Thursday, 27 December 2012

Crossing sacred thresholds

What thresholds have you crossed recently? Some of you, perhaps before going to a Midnight communion, would have had a few drinks in your local. Did you notice the difference as you crossed the threshold from outside going into the pub? From the cold you entered the warm. From the dark you entered the light. From the quiet outside you entered the noisy inside. From the one or two you became part of many, of the laughter, the celebration, the joy.

How about the last time you crossed the threshold into a church? What did you notice as you went through the door? Maybe you noticed absolutely nothing at all. After all most of us sleepwalk through our lives, barely aware of what’s going on around us. Most of us are so caught up in the sounds inside our own head that we don’t notice the differences when we go from one place to another.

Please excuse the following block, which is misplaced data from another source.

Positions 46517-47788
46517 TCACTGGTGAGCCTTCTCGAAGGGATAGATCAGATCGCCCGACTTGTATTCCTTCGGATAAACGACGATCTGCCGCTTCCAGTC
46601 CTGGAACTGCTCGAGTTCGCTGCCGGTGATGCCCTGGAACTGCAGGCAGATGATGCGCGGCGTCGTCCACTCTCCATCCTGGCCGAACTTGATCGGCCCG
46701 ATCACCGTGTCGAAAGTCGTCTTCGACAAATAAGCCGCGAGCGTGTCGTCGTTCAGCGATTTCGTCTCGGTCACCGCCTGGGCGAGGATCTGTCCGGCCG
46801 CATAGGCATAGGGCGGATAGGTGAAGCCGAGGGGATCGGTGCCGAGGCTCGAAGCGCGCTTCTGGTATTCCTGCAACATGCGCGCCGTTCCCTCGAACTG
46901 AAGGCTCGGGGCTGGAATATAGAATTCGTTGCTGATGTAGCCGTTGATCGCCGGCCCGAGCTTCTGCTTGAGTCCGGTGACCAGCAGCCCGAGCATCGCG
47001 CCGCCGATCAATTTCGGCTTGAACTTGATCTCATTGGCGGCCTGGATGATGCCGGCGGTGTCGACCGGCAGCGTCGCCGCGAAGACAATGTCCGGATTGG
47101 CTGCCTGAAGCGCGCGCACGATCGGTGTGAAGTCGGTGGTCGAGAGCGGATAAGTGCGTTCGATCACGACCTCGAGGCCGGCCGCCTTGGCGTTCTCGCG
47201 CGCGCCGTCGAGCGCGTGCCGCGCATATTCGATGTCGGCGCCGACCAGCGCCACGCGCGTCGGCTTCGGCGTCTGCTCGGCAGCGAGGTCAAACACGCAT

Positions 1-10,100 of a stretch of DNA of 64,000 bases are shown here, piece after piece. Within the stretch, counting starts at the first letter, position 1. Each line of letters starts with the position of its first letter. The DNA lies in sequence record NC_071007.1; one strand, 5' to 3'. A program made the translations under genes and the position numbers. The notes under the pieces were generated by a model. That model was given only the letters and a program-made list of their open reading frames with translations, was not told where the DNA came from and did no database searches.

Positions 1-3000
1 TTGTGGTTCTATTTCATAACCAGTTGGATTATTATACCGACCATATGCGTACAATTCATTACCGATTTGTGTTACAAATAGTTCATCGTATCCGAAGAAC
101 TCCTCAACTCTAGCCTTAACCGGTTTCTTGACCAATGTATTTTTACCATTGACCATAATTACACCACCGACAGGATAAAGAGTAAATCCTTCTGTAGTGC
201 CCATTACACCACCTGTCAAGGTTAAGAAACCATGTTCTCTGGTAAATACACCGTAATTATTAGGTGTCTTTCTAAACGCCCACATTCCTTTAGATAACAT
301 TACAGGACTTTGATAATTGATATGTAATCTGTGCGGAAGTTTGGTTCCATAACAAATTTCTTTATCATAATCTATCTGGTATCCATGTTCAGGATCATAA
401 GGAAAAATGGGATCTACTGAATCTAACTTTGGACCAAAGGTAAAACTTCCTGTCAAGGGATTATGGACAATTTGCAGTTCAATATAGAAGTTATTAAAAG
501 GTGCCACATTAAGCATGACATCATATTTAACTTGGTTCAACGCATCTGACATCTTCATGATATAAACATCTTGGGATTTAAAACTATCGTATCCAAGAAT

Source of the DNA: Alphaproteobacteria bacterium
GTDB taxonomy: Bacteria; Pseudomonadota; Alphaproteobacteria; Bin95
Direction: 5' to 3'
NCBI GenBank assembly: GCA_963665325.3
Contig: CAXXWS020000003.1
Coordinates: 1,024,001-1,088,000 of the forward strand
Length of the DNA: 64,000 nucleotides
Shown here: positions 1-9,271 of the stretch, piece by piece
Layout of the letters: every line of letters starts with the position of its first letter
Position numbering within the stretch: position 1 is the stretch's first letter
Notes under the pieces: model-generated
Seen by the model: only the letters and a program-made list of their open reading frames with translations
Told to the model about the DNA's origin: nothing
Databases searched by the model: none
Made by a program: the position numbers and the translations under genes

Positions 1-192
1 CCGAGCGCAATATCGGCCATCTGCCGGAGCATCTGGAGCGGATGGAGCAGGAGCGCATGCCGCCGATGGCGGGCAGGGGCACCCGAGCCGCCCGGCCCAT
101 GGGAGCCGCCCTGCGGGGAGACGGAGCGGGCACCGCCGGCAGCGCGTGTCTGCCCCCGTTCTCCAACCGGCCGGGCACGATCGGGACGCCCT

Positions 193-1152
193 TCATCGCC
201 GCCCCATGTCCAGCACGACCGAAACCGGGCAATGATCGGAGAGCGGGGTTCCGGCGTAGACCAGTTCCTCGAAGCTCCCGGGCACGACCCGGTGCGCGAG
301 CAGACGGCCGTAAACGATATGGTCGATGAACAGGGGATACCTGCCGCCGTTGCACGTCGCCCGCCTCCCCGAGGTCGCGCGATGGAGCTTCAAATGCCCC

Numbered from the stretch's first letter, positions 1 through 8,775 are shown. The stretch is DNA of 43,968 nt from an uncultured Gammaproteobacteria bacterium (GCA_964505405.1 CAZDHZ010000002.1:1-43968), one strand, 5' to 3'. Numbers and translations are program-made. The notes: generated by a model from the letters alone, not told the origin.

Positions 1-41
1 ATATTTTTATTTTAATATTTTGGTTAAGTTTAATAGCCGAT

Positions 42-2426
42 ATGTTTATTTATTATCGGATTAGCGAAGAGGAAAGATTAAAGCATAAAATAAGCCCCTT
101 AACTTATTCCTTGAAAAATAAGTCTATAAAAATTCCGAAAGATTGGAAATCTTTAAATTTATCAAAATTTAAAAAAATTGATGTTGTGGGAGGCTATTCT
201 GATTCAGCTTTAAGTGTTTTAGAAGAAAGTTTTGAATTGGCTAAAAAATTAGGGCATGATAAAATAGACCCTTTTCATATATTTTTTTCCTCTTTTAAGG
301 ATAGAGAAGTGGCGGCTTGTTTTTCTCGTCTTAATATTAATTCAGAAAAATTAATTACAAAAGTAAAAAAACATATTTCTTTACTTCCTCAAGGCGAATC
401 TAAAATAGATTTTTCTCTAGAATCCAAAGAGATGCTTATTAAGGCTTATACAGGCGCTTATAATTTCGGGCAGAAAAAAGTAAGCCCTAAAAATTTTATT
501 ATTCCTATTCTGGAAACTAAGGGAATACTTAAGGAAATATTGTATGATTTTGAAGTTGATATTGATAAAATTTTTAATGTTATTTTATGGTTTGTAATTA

Most of us don’t notice boundaries and thresholds, yet that’s where all the action happens. When you step through a car door suddenly you’re into a world of possibilities; when a baby is born she leaves one world and enters another; when you arrive at your front door you have little idea what will greet you. These are the boundary places and they are where everything changes.

And that brings us to the point of crossing over from December 24th to Christmas Day, because that, too, is a boundary place, somewhere where we cross from one space to another, a place in time and space where everything changes, if you want it to. But to fully understand that, and why tonight is special, let me let you into a secret. Jesus probably wasn’t born on December the 25th two thousand and twelve years ago.